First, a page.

It’s quite simple, actually. Stop doing things yourself.
The most common mistake entrepreneurs make is that they get hung up on how they’re going to do something. They then hit a roadblock when they realize they don’t have the capabilities, know-how, or resources to do it themselves.
The problem is, they shouldn’t be trying to do it themselves in the first place.
Successful entrepreneurs know this
Successful entrepreneurs don’t do everything themselves. They’re successful because they’ve found the right people with the right skills to accomplish nearly everything for them.
Just ask Dan Sullivan, the co-founder of Strategic Coach and the No. 1 entrepreneurial coach in the world. He has built practically his entire coaching business on one simple concept from the legendary marketer, Dean Jackson: who, not how.
He challenges entrepreneurs to stop asking themselves, “How can I do this?” and instead start asking, “Who can do this for me?” It’s a powerful mindset shift that isn’t as easy as it sounds, which is why he’s gone on to write an entire book about it with Dr. Benjamin Hardy.
When you start thinking with this “who” mindset, you open yourself and your business up to any potential skill-set or capability you may need. But the mindset is only one part. Let’s look at two ways that you can put this into action in your business.
Utilizing on-demand labor
Hiring employees is an obvious step to embracing the “who” mindset, but it’s not always feasible.
If you can’t hire employees, look into using on-demand labor to outsource projects in your business. Costs can easily be justified with time-savings–this becomes even easier if you calculate your own hourly rate, something I recommend every entrepreneur do–and the fact that you can spend this newfound time on revenue-generating projects within your unique zone of genius.
As the founder of a growth agency, I’ve built my entire business around the concept of on-demand labor and I believe it will play an integral role in the future of work. Now that remote work has become commonplace, it’s easier than ever to find highly-skilled on-demand labor and outsource nearly anything in your business.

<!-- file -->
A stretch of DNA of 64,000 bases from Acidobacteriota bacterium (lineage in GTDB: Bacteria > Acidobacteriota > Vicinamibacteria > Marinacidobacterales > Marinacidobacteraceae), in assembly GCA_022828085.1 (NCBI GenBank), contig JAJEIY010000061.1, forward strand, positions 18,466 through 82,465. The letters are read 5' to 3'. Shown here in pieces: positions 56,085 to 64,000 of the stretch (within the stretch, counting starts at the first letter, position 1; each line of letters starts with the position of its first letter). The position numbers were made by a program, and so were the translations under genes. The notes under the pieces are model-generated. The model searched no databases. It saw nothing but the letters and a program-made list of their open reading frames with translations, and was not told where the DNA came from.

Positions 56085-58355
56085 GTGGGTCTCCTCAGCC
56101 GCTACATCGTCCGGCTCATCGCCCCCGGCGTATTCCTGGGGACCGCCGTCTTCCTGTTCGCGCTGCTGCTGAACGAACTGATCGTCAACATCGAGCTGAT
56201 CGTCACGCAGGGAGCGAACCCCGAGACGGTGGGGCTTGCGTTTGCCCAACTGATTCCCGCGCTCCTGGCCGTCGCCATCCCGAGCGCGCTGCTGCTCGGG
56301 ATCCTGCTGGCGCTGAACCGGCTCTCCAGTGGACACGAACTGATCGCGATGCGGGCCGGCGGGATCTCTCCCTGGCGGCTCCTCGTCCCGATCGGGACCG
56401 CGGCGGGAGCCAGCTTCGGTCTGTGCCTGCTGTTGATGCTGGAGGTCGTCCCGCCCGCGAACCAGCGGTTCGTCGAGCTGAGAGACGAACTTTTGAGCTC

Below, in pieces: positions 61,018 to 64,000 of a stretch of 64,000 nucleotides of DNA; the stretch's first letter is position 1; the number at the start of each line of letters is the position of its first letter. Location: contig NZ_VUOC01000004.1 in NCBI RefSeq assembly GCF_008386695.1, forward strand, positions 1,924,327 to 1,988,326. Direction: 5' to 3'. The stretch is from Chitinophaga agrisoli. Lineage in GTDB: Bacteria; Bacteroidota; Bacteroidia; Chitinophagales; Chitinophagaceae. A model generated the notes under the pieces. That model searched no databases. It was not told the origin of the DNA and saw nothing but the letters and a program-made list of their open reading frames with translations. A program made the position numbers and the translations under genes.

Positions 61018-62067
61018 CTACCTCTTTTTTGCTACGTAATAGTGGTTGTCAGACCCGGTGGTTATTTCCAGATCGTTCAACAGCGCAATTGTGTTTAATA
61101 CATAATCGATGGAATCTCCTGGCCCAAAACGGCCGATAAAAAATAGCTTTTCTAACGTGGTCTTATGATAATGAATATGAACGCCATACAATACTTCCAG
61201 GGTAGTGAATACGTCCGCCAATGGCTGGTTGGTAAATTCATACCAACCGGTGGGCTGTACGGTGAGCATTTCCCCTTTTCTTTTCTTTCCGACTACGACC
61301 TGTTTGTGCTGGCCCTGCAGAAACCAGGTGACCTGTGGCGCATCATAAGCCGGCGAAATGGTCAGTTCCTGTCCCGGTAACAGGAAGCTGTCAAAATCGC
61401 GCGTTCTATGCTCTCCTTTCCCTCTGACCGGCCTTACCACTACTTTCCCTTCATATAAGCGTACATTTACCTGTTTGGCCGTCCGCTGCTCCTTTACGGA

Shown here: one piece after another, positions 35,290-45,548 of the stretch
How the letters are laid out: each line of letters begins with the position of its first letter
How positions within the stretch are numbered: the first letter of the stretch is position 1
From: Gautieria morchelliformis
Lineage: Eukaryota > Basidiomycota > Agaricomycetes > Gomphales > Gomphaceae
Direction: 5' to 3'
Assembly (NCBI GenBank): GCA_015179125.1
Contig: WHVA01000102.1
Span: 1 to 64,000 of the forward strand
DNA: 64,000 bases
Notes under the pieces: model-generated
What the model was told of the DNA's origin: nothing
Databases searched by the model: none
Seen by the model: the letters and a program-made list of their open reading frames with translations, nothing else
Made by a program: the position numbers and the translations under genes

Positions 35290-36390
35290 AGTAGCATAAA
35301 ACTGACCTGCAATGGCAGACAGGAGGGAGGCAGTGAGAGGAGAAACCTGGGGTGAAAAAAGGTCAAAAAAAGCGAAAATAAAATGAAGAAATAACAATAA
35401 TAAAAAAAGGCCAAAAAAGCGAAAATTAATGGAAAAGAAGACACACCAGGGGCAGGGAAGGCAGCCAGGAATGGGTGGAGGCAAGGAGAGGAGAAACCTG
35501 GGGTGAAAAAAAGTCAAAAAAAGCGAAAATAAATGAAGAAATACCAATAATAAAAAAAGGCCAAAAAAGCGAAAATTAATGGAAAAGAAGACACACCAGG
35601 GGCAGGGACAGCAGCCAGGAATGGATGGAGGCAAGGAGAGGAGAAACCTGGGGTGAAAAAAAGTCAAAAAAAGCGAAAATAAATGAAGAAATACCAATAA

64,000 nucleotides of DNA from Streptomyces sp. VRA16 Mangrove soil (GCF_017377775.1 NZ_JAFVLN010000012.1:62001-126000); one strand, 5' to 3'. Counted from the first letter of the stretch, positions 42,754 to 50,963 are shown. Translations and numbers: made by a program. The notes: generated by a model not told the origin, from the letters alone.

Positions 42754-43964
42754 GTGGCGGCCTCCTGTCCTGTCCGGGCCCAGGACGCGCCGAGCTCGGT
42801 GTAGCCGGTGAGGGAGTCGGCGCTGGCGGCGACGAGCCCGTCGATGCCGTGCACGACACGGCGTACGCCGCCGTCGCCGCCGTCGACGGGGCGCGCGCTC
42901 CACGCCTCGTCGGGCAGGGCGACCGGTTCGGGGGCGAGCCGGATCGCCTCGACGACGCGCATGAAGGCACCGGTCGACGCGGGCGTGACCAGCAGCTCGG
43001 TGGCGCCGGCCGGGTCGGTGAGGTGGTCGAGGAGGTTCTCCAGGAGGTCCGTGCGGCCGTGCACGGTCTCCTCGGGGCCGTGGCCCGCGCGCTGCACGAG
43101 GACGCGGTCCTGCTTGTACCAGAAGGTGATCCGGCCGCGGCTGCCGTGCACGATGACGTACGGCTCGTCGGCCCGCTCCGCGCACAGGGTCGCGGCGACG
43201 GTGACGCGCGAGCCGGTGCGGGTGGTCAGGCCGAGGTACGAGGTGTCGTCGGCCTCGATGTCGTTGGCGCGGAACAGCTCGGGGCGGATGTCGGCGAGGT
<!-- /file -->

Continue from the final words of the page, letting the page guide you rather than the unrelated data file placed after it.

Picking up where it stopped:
Want to start a podcast? Want to automate your sales system? It would take you hundreds (if not thousands) of hours to become an expert at these things–or you could find a “who” that’s already an expert.
You don’t need to know these things as an entrepreneur. These types of projects likely don’t utilize your Unique Ability or give you joy, and there are people who have already invested thousands of hours in those skill-sets–plus, they actually enjoy doing it! You’re just paying a small premium to skip to the front of the line.
There are, however, two rules to follow when outsourcing:
Take into account the true cost of a task. Hiring an inexpensive freelancer will likely result in more of your time spent guiding them and fixing their mistakes. When you factor in the cost of your time, it is often less expensive in the end to hire a more experienced, highly-skilled freelancer than an inexperienced, inexpensive one.
Get extremely clear on your desired outcome. Before you think about outsourcing a task, you must clarify exactly what success looks like in your eyes. If you can’t visualize it, then your freelancer won’t be able to achieve it. Spell it out in writing.
But at the end of the day, all of this still requires money. What if you simply can’t afford to not do things in your business?
Partnerships: The magic problem-solver for entrepreneurs
Partnerships are perhaps the most underutilized and underrated growth tactic across nearly every industry. By collaborating with other entrepreneurs in your network, you can multiply your results with little to no upfront investment. And the best part? Everyone wins.
The easiest way to think about partnerships is to ask yourself, “Who has the services, capabilities, or skill-sets that my clients need?”
In my business, our team of marketers and operational specialists can accomplish nearly any project our clients may need. But when we don’t have the capabilities, skill-sets, or resources–or if someone else can provide a better result than we can–I look to my network to see who can help.
I’ve partnered with branding experts and CRM consultants to offer customized packages for our clients, and I’ve partnered with groups like Joe Polish’s Genius Network to offer on-demand help for their members. All of these are symbiotic relationships–we generate more revenue or gain more clients, while our partners generate more revenue and help their clients.
Partnerships have, in one way or another, contributed to over half of the revenue I’ve gained in my life and business. And every single one has cost me nothing while massively benefiting everyone involved–myself, my partner, and my clients. It all comes down to getting creative and engaging with fellow entrepreneurs in your network.